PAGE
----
El Salvador: Groundbreaking Insights into U.S. Cover-Up of El Mozote Massacre

29 April by El Faro


The Atlacatl Battalion during its 1992 disbandment. Photo: Giuseppe Dezza

A United States military advisor, Sergeant Major Allen Bruce Hazelwood, was on location, and on duty, in December of 1981 as Salvadoran soldiers carried out the El Mozote massacre, slaughtering almost a thousand civilians.

This groundbreaking revelation was the big takeaway from the expert testimony of Stanford University political scientist Terry Karl during pretrial hearings in El Salvador on Monday, April 26. The news of Hazelwood’s presence — along with Colonel Domingo Monterrosa, commander of the Atlacatl Battalion — at the scene of the massacre offers new insight into the extent of the U.S. role, as well as what Karl calls a “sophisticated cover-up” on the part of the Reagan administration and Salvadoran civil-military junta.

It also rekindles the debate about the United States responsibility in the Salvadoran armed conflict, as well as the need for both governments to fully declassify internal documents on the massacre and other war crimes, which they have withheld for four decades.

“Had [Hazelwood’s presence at El Mozote] come to light at the time, it would have meant cutting off United States aid,” said Karl. She added: “The participation of an advisor in wartime activities is against our laws, and it was illegal at the time.”

The El Mozote massacre was the deadliest war crime of the Salvadoran civil war. Between December 11 and 13 of 1981, the Salvadoran Army deployed almost an entire elite battalion to El Mozote and six nearby villages in the Morazán department, killing 978 unarmed civilians. Most of them, 533, were children. 477 of these were under 12 years old, and 248 under six.
For years the governments of El Salvador and the United States denied that the massacre had occurred. Later, they questioned the identities of the victims in suggesting they were guerrillas. The two journalists who simultaneously revealed the massacre, in the New York Times and Washington Post, were Raymond Bonner and Alma Guillermoprieto, who then faced swift backlash for their work. By 2012, the Inter-American Court of Human Rights pronounced the Salvadoran state guilty of the crime.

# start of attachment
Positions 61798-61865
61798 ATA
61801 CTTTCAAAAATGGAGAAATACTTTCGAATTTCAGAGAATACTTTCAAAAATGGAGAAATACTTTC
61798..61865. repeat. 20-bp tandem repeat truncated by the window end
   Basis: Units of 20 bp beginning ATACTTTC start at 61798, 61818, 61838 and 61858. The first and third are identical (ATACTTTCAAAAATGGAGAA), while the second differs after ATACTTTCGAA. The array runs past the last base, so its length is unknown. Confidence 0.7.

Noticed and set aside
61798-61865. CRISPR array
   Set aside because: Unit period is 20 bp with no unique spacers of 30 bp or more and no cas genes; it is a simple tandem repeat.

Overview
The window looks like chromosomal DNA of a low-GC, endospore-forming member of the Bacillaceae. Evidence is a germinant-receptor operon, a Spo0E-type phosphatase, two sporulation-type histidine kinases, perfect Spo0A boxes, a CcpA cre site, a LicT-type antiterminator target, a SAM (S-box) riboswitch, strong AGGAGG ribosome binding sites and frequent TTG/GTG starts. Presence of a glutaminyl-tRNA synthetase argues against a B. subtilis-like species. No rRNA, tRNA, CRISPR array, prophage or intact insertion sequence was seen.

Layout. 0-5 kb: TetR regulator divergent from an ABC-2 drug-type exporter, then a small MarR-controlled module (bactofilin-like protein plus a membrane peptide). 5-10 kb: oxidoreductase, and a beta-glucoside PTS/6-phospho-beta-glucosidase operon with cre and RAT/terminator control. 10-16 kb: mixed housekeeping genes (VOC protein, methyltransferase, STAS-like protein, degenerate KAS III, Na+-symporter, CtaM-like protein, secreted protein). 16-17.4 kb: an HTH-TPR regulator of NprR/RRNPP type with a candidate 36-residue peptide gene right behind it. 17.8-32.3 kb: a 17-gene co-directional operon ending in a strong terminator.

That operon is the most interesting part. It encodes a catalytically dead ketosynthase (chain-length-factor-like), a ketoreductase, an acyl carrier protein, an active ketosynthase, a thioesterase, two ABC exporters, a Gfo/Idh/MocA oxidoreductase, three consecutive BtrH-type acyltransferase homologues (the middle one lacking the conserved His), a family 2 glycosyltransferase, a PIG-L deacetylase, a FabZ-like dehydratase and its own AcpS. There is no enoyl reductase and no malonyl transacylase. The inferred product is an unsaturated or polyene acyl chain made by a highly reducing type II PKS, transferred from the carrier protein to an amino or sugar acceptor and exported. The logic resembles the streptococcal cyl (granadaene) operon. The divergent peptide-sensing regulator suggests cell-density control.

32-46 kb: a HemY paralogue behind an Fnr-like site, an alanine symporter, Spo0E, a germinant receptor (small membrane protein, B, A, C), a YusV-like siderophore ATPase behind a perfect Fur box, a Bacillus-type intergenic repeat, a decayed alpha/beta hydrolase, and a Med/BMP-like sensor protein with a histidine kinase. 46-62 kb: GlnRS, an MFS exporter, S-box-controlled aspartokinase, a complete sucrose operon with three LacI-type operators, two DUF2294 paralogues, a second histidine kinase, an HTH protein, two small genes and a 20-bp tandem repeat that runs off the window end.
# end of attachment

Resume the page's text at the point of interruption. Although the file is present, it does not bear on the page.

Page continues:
The case is now in its final phase of the initial hearing, in which the judge will decide if there is sufficient evidence to begin a formal trial, with the possibility of a prison sentence for the implicated officials. Just days before the hearings resumed on Monday, the military’s defense attorney, Lisandro Quintanilla, motioned unsuccessfully to have the audience postponed. “They always throw up obstacles,” said Rosario Sánchez, a survivor of the massacre in the canton of La Joya, who was present in the courtroom. The same attorney also twice requested that the judge hearing the case be recused, arguing that “we know for a fact that you are not objective.”

Sergeant Major Allen Bruce Hazelwood “was known as one of the best sources for the United States,” wrote Karl in the first version of her expert report prepared for the El Mozote case. A 2018 documentary on the Dutch television network Zembla also identified Hazelwood as having inside knowledge of the plot of Coronel Mario Reyes Mena to murder four Dutch journalists in 1982. Karl suggests that the same could have been true in the case of El Mozote, when taking into account the deep trust that Hazelwood and Monterrosa shared.

“The documents and sworn statements suggest that Hazelton could have been aware beforehand of what was to come, though there is no implication that he supported the decision of the Salvadoran officers to kill civilians in any of these cases,” reads Karl’s report.

Two representatives of the U.S. Embassy were present for the first day of Karl’s testimony. “The United States supports the trial of the massacre at El Mozote,” said Jonathan Lloyd, the embassy’s political attaché. “We’re supporting the rule of law and an independent trial here in El Salvador, and we believe that efforts to guarantee accountability for human rights violations are important for ensuring justice for the victims,” he said, without referring to the presence of a U.S. military officer during the massacre.

Karl explained that, during the 1980s, El Salvador was “the most important country in terms of foreign policy for the United States. “I can’t say that Reagan knew,” Karl said, as part of her testimony. “But a lot of people in government did know what had happened.”


For further information:
https://elfaro.net/en/202104/el_salvador/25441/US-Government-Hid-Presence-of-US-Advisor-in-Mozote-Massacre-Expert-Says.htm




Source: El Faro

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